Instead of this, we get arms races where more and more money is pledged to throw at our services.  The sacred cow of the NHS is currently front and centre of “Scottish” Labour’s campaign for Holyrood 2016 (surely a tactical error fighting next years election now) with pledges to fund extra nursing from the proposed Mansion Tax.  Yet a service which does not deliver either value for money or best service should be audited first before extra money is found to prop up service standards.  I thought at the time of the last Holyrood election that health spending should not have been protected, especially given the preponderance of superannuated managers and health board members.

In among all of the obituaries of Scottish Labour, one facet escapes all of those attesting to knowing Scottish Labour well.  There has been not one groundbreaking policy or idea developed by “Scottish” Labour, or indeed Labour, since… well probably the Minimum Wage.  You would have to go back to the equal rights acts of the 1970’s for the last time the Labour Party was genuinely ground breaking, radical and thought outside the box.  While I see this as a problem from a left wing perspective, Deerin’s criticisms stem from “Scottish” Labour’s reticence at adopting New Labour’s market led reforms from England. 

He is spectacularly on the money regarding Labour’s running of Holyrood – when, and lets not forget this, Jack McConnell promised to “do less better”.  However in critiquing Labour’s demonising of the Tories, Deerin forgets that it was the Tories that demolished the heavy industry which dominated Scottish working class life.  Granted heavy industry did suffer from chronic underinvestment from both Westminster parties, but it was Thatcher that pressed the red button without any show of concern or any plan on how to move Scotland away from being an economy based on heavy industry.  It was also the Tories as well that created the ‘Benefits’ class in this country by not planning for the aftermath of heavy industry and threw money into benefits in the hope that the problem would resolve itself.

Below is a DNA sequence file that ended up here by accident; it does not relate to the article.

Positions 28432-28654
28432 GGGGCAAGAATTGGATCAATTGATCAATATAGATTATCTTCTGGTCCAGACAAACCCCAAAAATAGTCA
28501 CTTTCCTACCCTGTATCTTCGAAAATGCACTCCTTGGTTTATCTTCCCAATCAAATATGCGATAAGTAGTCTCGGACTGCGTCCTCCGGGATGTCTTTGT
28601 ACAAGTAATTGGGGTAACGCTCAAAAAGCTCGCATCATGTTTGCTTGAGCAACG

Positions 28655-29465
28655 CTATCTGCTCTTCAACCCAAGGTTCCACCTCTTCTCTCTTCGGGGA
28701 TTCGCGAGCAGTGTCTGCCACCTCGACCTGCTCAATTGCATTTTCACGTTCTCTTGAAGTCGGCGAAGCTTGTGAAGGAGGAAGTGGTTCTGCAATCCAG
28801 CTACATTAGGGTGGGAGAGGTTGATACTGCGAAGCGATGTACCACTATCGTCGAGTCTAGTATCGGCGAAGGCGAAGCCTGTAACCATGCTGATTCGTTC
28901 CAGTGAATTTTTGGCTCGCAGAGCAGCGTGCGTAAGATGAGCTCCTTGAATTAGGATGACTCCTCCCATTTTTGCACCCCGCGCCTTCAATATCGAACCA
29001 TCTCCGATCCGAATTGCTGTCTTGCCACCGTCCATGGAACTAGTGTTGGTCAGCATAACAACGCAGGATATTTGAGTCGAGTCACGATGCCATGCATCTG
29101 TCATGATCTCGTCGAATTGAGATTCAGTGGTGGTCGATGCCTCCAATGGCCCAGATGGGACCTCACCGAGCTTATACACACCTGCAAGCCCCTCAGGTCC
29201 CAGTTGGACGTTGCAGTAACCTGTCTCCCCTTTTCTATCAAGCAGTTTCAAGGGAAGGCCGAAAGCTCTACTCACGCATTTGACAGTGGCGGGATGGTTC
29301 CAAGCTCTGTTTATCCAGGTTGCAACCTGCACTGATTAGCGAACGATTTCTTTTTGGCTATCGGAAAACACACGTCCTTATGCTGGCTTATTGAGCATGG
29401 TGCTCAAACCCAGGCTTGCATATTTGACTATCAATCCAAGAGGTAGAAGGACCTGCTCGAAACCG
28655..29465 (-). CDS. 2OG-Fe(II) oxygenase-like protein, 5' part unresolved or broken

There are things where I profoundly disagree with Deerin.  Ed Milliband ‘might’ be the most left leaning leader outside of Central America, but we’re still waiting for that influence to extend beyond his ‘Progress Group’ handlers.  He wouldn’t be facing a wipeout here in Scotland if he was.  His description of Cameron as a mild mannered centralist is somewhat wide of the mark, given his profoundly rude nature.  Widest of the mark was his description of pro-Independence blogger and wannabe Guido, Stuart Campbell, as an ‘oddball’.  Quite possible the kindest, most diplomatic description, I can think of for someone who has expressed deeply homophobic and profoundly misogynistic views in the past yet somehow is seen as the Dali Lama of the Independence cause.